Estimated reading time: 3 minutes, 0 seconds

Consolidating Cloud Computing Systems Featured

Consolidating Cloud Computing Systems "The path to infinity."

It’s no longer a secret that the cloud computing revolution has helped businesses achieve many things, most of which could not be attained through the traditional server systems. In the process, many on-premise software platforms have died a natural death leading to the rise of other cloud-based platforms such as Office 365 and Google Docs, among others. These cloud-based software systems have successfully sent the local word processors towards extinction, something that no one ever thought of a decade ago. Storage-as-a-service has replaced data servers used to fill server rooms in organizations’ back offices, while virtual machines have supplanted the on-premise app servers. With the rising adoption of the cloud, server consolidation has gained popularity. It is a way of making use of efficient hardware and software resources to save costs, considering the fact that many servers are often under-utilized.

What is server consolidation?

Server consolidation is a practice where the number of servers or server locations are reduced for the compute resources to be used efficiently, and costs minimized appropriately. It entails moving multiple, heterogeneous workloads to one server or combining workloads under one operating system. It may also entail replacing legacy servers with virtual systems, cloud, or SaaS products.

Why server consolidation?

Server consolidation has various benefits for cloud computing companies. First, it reduces the cost of electricity and cooling. It also minimizes the server load growth and the expansion of data centers. It cuts down licensing costs and enhances the agility of the business. The costs are saved almost immediately, which is primarily the key focus of server consolidation. Reduction of the overhead costs and maintenance costs is a massive advantage to the cloud service providers. Also, where the extra hardware was placed before the consolidation will be saved. Additionally, the money that could have been spent on the maintenance of additional hardware and power can be saved. For organizations that want to upgrade to new hardware, consolidation is the right way forward because the new and modern hardware minimizes the carbon footprint by reducing the hardware resources and power consumption.

The server consolidation trend has been on the rise in recent years, mainly among cloud computing companies. The trend has moved towards the platforms that were just infrastructure-as-a-service (IaaS) into larger cloud solutions that offer almost every cloud service available out there. An excellent example of such a solution is Amazon Web Services (AWS). AWS has morphed into a bigger solution offering PaaS and IaaS compared to back in the mid-2000s when it offered virtual machine instances and simple cloud storage.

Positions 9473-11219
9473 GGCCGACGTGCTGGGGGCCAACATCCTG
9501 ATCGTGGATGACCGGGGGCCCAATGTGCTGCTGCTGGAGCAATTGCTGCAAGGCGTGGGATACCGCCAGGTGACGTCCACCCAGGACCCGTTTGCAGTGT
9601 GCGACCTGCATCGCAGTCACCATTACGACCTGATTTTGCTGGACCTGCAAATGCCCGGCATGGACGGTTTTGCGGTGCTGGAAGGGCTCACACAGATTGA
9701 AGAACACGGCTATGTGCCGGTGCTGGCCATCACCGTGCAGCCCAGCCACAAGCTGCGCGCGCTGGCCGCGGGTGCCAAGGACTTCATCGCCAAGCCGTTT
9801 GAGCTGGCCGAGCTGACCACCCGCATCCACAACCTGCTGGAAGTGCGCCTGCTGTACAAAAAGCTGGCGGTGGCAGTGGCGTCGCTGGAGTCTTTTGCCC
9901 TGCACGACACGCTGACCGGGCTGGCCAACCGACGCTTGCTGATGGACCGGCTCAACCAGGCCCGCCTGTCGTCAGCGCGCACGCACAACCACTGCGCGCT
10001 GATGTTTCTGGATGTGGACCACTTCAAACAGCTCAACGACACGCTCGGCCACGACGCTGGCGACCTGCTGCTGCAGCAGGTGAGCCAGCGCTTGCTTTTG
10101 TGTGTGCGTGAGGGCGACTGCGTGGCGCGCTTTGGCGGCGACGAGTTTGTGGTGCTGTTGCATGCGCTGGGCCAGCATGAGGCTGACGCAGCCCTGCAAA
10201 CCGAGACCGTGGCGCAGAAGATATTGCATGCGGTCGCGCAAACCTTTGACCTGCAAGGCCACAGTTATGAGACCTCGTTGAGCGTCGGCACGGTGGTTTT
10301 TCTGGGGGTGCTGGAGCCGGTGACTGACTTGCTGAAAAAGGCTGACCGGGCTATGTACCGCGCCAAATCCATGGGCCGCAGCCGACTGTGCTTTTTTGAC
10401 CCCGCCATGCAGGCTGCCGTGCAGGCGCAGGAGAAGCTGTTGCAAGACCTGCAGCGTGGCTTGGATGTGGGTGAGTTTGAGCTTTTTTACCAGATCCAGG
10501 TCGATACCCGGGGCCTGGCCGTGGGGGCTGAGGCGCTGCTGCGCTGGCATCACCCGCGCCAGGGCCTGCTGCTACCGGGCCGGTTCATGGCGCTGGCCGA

The cloud services can also be consolidated with cloud and SaaS tools. These tools allow you to move storage and processing power off the grid. With the cloud, you are capable of pushing the processing power -which would have been on-premise- off your network, allowing you to save resources that would have been consumed in more important tasks. There are also savings associated with the operational costs such as upkeep and electricity as well as rent for more premises. All these can be achieved by moving the servers to the cloud.

Based on the trends, server consolidation will be in high demand and will also become advanced and complex in the coming years. While it can be critical in enhancing efficiency in processing and reducing the cost, a problem might come with connecting multiple servers into a single storage resource. This is already the case since companies are struggling to do so. This can be avoided by having on-premise software-defined storage (SDS) file management solution. This solution sits on servers and can accept connections from other servers.

Read 370 times
Rate this item
(0 votes)
Scott Koegler

Scott Koegler is Executive Editor for PMG360. He is a technology writer and editor with 20+ years experience delivering high value content to readers and publishers. 

Find his portfolio here and his personal bio here

Visit other PMG Sites:

click me
PMG360 is committed to protecting the privacy of the personal data we collect from our subscribers/agents/customers/exhibitors and sponsors. On May 25th, the European's GDPR policy will be enforced. Nothing is changing about your current settings or how your information is processed, however, we have made a few changes. We have updated our Privacy Policy and Cookie Policy to make it easier for you to understand what information we collect, how and why we collect it.